Africa: The interplay between TMs and company names


Dakalo Luvhimbi

Africa: The interplay between TMs and company names

Anton Balazh /

What is standard across different jurisdictions in Africa is that when companies are registered or incorporated, no cross-check of the trademarks register is conducted, to ensure that their names do not conflict with existing registered or internationally well-known trademarks owned by third parties.

Practically, there is no examination of the company names against existing trademarks in determining their registrability.

Consequently, companies are often registered with names that conflict with prior trademarks.  The proprietors of trademarks are therefore responsible to monitor relevant publications with company registration notices and, where possible, act against the conflicting names.

The question that arises is, what recourse do proprietors of registered or well-known trademarks have, where companies are registered with a name which incorporates or conflicts with their trademark rights? If the companies in question are already trading, action based on trademark infringement and/or the tort of passing-off may be explored, provided all other requirements are met.

However, in some jurisdictions, as an alternative, there are simplified and cost-effective mechanisms which can be pursued and regulatory authorities which can be approached for recourse. This article briefly considers the recourse that is available in South Africa and Nigeria, respectively.

South Africa

The Companies Act 71, 2008, prohibits the registration of company names that are the same as or confusingly similar to, a registered trademark; a pending trademark application; or a well-known trademark, as defined by the Act. The proprietors of trademarks may file complaints against the registration of conflicting company names with the Companies Tribunal, an agency tasked with adjudicating such complaints. 

“A favourable decision by the committee may not be worth much if the company fails to comply.”

The procedure involves filing a complaint with evidence, through the tribunal’s online platform.  There are no official fees payable. Once the company has been granted an opportunity to submit an answer and the complainant a reply, a decision is then issued. The tribunal may summon the parties’ representatives to a hearing prior to issuing a decision, but this is rare in practice.

If the name of the company is found to impinge on the complainant’s trademark rights, the tribunal is empowered to direct the company to change the name. The tribunal also grants orders which direct the registry to remove the name from the register and to substitute it with the company’s registration number, if it fails to comply with the order, which gives the orders some teeth where there is lack of compliance. The tribunal’s decisions may be subject to a review by the High Court.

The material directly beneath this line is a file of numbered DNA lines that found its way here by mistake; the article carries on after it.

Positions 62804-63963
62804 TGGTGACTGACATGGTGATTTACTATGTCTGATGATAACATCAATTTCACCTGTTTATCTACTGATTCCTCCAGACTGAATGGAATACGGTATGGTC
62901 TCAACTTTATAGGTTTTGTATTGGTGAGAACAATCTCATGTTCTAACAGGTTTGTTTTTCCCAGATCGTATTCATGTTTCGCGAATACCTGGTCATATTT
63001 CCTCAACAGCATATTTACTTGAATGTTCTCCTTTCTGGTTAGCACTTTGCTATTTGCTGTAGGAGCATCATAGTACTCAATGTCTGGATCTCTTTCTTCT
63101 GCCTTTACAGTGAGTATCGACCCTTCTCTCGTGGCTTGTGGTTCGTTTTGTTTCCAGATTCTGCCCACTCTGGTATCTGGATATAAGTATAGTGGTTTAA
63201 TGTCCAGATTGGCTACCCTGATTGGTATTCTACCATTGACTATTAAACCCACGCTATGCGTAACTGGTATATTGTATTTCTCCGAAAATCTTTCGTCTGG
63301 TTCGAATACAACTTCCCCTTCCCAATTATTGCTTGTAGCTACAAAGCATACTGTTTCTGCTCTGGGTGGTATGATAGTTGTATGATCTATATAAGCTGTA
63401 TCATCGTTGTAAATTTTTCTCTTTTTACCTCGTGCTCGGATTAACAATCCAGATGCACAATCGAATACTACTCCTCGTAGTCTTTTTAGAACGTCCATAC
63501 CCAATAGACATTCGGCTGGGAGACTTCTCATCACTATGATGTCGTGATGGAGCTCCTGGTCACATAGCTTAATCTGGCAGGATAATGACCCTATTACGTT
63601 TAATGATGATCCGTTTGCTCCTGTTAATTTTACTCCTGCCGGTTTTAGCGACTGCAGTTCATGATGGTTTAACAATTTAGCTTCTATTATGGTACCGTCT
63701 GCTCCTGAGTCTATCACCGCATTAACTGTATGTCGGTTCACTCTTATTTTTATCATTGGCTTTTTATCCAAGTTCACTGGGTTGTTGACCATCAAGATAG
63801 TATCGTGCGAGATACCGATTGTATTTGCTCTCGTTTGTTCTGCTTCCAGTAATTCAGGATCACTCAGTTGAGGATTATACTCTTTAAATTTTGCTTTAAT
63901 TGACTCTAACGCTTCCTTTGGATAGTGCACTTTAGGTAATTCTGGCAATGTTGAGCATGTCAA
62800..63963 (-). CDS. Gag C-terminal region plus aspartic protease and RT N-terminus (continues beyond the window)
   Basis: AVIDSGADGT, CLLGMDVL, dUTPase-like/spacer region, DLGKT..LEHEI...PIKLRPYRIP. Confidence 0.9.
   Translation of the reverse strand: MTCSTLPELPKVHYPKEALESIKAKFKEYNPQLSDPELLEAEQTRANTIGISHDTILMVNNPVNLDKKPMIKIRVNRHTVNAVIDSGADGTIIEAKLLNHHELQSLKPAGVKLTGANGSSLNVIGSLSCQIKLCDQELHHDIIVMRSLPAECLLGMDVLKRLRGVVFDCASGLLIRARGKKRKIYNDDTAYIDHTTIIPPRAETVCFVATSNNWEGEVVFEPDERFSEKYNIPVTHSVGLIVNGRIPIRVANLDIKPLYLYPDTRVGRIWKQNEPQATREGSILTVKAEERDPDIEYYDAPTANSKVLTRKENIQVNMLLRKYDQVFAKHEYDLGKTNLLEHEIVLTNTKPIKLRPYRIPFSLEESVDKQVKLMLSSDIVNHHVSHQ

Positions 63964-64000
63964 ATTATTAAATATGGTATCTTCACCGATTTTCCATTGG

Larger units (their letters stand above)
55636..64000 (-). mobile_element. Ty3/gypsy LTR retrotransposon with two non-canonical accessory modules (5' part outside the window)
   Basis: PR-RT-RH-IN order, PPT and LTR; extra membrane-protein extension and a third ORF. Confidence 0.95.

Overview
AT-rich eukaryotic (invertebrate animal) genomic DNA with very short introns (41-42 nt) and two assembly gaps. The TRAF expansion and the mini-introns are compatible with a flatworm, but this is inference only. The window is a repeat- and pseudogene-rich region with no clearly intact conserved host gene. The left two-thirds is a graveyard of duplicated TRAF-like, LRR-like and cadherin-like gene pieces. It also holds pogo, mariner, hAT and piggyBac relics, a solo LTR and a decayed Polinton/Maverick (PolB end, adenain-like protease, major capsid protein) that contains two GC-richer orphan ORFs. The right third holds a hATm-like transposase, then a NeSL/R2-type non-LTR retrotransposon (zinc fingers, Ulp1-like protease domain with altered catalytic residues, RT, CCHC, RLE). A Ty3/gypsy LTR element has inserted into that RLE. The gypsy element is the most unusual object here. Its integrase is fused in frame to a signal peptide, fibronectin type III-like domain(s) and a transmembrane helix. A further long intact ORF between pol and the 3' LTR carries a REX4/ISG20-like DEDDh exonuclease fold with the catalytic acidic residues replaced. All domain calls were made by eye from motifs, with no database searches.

Although the process can, in certain instances, be marred by administrative delays, it has over time proved to be an effective and cost-effective mechanism for proprietors of trademarks to act against the registration of company names that conflict with their trademark rights. 


The Companies and Allied Matters Act, 2020, prohibits the registration of company names that conflict with registered trademarks. It is possible for proprietors of registered trademarks to file objections to the registration of conflicting company names, by way of an application accompanied by evidence, with the Corporate Affairs Commission. Thereafter, the Commission’s Administrative Proceedings Committee, responsible for adjudicating such objections, grants the company in question an opportunity to respond, before issuing a decision. The committee’s decision may be subject to an appeal before the Federal High Court.

The difficulty in practice is that, where the committee has issued an order directing a company to change its name, there currently appears to be no mechanism to enforce the order through the commission, in cases of non-compliance by the company. The governing legislation grants the committee powers to impose sanctions such as the suspension or revocation of the registration of the infringing company. However, according to the legislation, such decisions are said to be subject to confirmation by the Governing Board, which is yet to be established under the recent legislation. Therefore, a favourable decision by the committee may not be worth much if the company fails to comply. Although the courts may be approached for recourse, the costs that are likely to be incurred in high court litigation and the duration of such proceedings are unpredictable. 

It remains to be seen how these matters will be dealt with once the Governing Board has been constituted.

Dakalo Luvhimbi is a senior associate in the trademark litigation department at Adams & Adams. She can be contacted at:

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